Literary Analysis – “Ozymandias” by Percy Bysse Shelley

The aim of this piece was to model the skills of analysis for a classic poem. The piece was written around the fifth week of a set of sessions on “Animalia Poetry”. I consider poetry to provide excellent opportunities for the development of both critical and creative skills, and through such activities with me students have enjoyed stronger results, including: improved reading comprehension; a developed ability to infer meanings from texts; greater knowledge and application of the craft of writing; the purposeful practice of engaging readers’ imagination; and more enjoyment for their English studies!

When I first started presenting lessons for such a set of skills it was to Advanced Higher students in Year 12 in Scotland at one of the best and brightest schools in the country, and the students were very successful. Years later I conducted similar lessons with Year 8 students seeking entry to Melbourne High School and Mac.Robertson Girls’ High School, and the students were very successful. Now I teach such skills to students in Year 5, and the students are very successful! For a word document version of much better presentation and formatting than what is shown here email me at

Literary Analysis – “Ozymandias” by Percy Bysse Shelley

The first few lines of “Ozymandias” enjoy an orientation that is eloquently epic. Like other great literary works, such as One Thousand and One Nights (Arabian Nights) or Wuthering Heights, there is a story being described within the story being described: the narrator seems to be on a journey or quest themselves when they come across a fellow “traveller” who also has a wondrous story to share. Further, this new character, who immediately takes on the role of narrator, enjoys special status as being from an “antique” land. Indeed, their story proves to be one dredged up from deep beneath the sands of time, both literally and figuratively.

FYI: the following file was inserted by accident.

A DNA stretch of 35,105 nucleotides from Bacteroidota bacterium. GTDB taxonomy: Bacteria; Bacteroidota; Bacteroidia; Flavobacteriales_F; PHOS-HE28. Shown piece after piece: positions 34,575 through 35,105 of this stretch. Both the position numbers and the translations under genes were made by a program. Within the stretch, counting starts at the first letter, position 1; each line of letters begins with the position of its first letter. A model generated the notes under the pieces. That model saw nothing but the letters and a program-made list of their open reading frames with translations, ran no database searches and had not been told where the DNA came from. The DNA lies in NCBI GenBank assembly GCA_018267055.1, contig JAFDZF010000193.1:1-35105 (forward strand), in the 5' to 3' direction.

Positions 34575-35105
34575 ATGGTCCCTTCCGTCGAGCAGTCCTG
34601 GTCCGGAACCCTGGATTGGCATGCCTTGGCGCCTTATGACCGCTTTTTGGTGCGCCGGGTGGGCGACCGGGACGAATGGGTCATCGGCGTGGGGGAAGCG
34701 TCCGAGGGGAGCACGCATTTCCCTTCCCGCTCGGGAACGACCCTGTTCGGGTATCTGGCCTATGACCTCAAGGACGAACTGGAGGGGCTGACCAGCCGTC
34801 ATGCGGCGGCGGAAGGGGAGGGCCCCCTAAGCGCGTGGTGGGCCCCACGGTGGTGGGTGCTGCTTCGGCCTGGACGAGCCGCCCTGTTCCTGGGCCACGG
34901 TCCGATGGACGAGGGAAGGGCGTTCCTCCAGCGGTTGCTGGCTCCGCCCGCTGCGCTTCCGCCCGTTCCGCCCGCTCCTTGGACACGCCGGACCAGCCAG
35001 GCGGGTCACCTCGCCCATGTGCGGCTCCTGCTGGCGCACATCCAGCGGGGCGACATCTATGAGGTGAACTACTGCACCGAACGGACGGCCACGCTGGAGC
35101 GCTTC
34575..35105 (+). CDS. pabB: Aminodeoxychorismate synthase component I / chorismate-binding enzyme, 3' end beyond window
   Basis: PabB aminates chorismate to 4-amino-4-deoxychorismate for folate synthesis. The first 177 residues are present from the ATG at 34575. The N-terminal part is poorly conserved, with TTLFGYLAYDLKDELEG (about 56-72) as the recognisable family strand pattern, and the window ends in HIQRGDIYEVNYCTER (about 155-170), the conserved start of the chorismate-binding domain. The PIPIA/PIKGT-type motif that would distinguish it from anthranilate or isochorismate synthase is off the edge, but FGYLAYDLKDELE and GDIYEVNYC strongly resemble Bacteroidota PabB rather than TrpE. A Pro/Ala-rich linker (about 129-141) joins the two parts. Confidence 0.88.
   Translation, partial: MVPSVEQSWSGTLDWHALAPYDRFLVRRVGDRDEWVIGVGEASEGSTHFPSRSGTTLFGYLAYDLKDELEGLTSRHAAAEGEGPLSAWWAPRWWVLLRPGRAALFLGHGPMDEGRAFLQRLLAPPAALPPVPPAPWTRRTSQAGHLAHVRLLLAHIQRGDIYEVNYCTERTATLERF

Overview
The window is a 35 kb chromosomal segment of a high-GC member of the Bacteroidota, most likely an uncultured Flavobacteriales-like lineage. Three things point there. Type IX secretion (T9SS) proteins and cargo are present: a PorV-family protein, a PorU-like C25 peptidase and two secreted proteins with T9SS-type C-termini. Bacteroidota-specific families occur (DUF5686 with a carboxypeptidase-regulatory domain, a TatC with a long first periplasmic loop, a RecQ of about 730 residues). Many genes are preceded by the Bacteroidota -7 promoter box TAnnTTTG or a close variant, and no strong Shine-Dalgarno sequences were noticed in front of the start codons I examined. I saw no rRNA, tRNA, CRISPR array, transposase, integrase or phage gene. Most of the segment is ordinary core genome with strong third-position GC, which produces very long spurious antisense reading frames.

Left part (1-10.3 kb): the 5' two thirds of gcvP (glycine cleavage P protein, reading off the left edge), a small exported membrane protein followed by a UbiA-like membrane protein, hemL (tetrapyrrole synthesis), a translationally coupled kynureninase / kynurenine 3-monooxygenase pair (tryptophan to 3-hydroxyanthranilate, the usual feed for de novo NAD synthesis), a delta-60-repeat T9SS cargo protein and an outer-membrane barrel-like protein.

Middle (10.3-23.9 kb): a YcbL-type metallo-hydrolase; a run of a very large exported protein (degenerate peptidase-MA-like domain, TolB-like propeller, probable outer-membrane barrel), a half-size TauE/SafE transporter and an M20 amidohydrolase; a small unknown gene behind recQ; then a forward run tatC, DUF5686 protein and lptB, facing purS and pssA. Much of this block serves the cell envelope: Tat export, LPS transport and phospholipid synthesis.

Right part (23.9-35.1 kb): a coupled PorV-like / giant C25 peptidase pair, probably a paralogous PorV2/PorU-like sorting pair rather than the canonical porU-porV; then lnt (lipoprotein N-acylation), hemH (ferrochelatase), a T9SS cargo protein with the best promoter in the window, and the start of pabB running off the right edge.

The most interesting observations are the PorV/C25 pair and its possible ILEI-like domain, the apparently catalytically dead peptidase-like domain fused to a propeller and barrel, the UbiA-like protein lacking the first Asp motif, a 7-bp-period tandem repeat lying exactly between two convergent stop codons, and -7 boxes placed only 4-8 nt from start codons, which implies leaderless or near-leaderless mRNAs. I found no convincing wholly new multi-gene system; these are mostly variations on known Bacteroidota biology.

Using strong imagery, a broken statue (a colossus really) in the desert is described. Certain terms in the description, such as “trunkless” and “visage”, somewhat obscure this depiction, and I am often surprised how readers are unable to comprehend the literal symbolism inherent in the description of “legs of stone” to suggest a majestic if broken sculpture of some historical tyrant.

Of the statue, the facial expressions are described with the alliterative metaphor “cold command” to import upon the reader the arrogant character of the long-dead model after whom the poem is named. Indeed, Ozymandias callously scorns us, saying “Look upon my works, ye mighty, and despair” in the inscription on the pedestal. Ultimately the trick is on this former “King of Kings”, and the message in the final sentence of the poem is one to describe pride before the fall.

One of the reasons this poem is so famous (infamous!) is because it was quoted by Robert Oppenheimer, the architect and director of The Manhattan Project during World War Two that succeeded in creating the nuclear bomb. Oppenheimer’s fears for modern civilisation and Percy Bysse Shelley’s symbolism converge in the narrative of Planet of the Apes (sorry for the spoiler!!!).

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